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2.
Medicine (Baltimore) ; 100(11): e24836, 2021 Mar 19.
Artículo en Inglés | MEDLINE | ID: mdl-33725954

RESUMEN

ABSTRACT: Anesthesiologists and surgeons have demonstrated a lack of familiarity with professional guidelines when providing care for surgical patients with a do-not-resuscitate (DNR) order. This substantially infringes on patient's self-autonomy; therefore, leading to substandard care particularly for palliative surgical procedures. The interventional nature of surgical procedures may create a different mentality of surgical "buy-in," that may unintentionally prioritize survivability over maintaining patient self-autonomy. While previous literature has demonstrated gains in communication skills with simulation training, no specific educational curriculum has been proposed to specifically address perioperative code status discussions. We designed a simulated standardized patient actor (SPA) encounter at the beginning of post-graduate year (PGY) 2, corresponding to the initiation of anesthesiology specific training, allowing residents to focus on the perioperative discussion in relation to the SPA's DNR order.Forty four anesthesiology residents volunteered to participate in the study. PGY-2 group (n = 17) completed an immediate post-intervention assessment, while PGY-3 group (n = 13) completed the assessment approximately 1 year after the educational initiative to ascertain retention. PGY-4 residents (n = 14) did not undergo any specific educational intervention on the topic, but were given the same assessment. The assessment consisted of an anonymized survey that examined familiarity with professional guidelines and hospital policies in relation to perioperative DNR orders. Subsequently, survey responses were compared between classes.Study participants that had not participated in the educational intervention reported a lack of prior formalized instruction on caring for intraoperative DNR patients. Second and third year residents outperformed senior residents in being aware of the professional guidelines that detail perioperative code status decision-making (47%, 62% vs 21%, P = .004). PGY-3 residents outperformed PGY-4 residents in correctly identifying a commonly held misconception that institutional policies allow for automatic perioperative DNR suspensions (85% vs 43%; P = .02). Residents from the PGY-3 class, who were 1 year removed the educational intervention while gaining 1 additional year of clinical anesthesiology training, consistently outperformed more senior residents who never received the intervention.Our training model for code-status training with anesthesiology residents showed significant gains. The best results were achieved when combining clinical experience with focused educational training.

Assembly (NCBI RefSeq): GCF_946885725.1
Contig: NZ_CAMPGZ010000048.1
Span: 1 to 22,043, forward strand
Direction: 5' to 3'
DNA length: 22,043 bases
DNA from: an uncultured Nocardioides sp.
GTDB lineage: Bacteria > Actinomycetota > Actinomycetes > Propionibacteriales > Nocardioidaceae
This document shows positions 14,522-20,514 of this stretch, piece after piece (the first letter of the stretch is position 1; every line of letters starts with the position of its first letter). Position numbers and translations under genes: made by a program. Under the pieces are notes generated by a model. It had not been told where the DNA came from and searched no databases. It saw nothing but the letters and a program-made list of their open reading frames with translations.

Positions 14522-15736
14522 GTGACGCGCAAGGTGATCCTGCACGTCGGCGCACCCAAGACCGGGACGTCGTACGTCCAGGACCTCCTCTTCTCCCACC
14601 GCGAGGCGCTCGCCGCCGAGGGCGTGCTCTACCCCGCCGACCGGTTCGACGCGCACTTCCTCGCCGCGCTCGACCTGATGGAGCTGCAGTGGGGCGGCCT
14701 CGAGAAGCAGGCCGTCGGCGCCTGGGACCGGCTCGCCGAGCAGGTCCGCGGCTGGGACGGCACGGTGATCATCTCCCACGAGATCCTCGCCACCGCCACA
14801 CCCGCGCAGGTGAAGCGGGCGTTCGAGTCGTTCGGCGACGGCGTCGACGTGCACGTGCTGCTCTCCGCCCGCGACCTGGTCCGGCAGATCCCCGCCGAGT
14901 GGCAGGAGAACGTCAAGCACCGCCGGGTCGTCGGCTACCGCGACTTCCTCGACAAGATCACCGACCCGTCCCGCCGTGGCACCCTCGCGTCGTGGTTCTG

Asunto(s)
Competencia Clínica/estadística & datos numéricos , Atención Perioperativa/psicología , Medicina Perioperatoria/educación , Órdenes de Resucitación/psicología , Estudiantes de Medicina/psicología , Adulto , Anestesiología/educación , Femenino , Adhesión a Directriz/estadística & datos numéricos , Humanos , Internado y Residencia/estadística & datos numéricos , Conocimiento , Masculino , Simulación de Paciente , Autonomía Personal , Aprendizaje Basado en Problemas , Encuestas y Cuestionarios
3.
Medicine (Baltimore) ; 100(7): e24854, 2021 Feb 19.
Artículo en Inglés | MEDLINE | ID: mdl-33607858

RESUMEN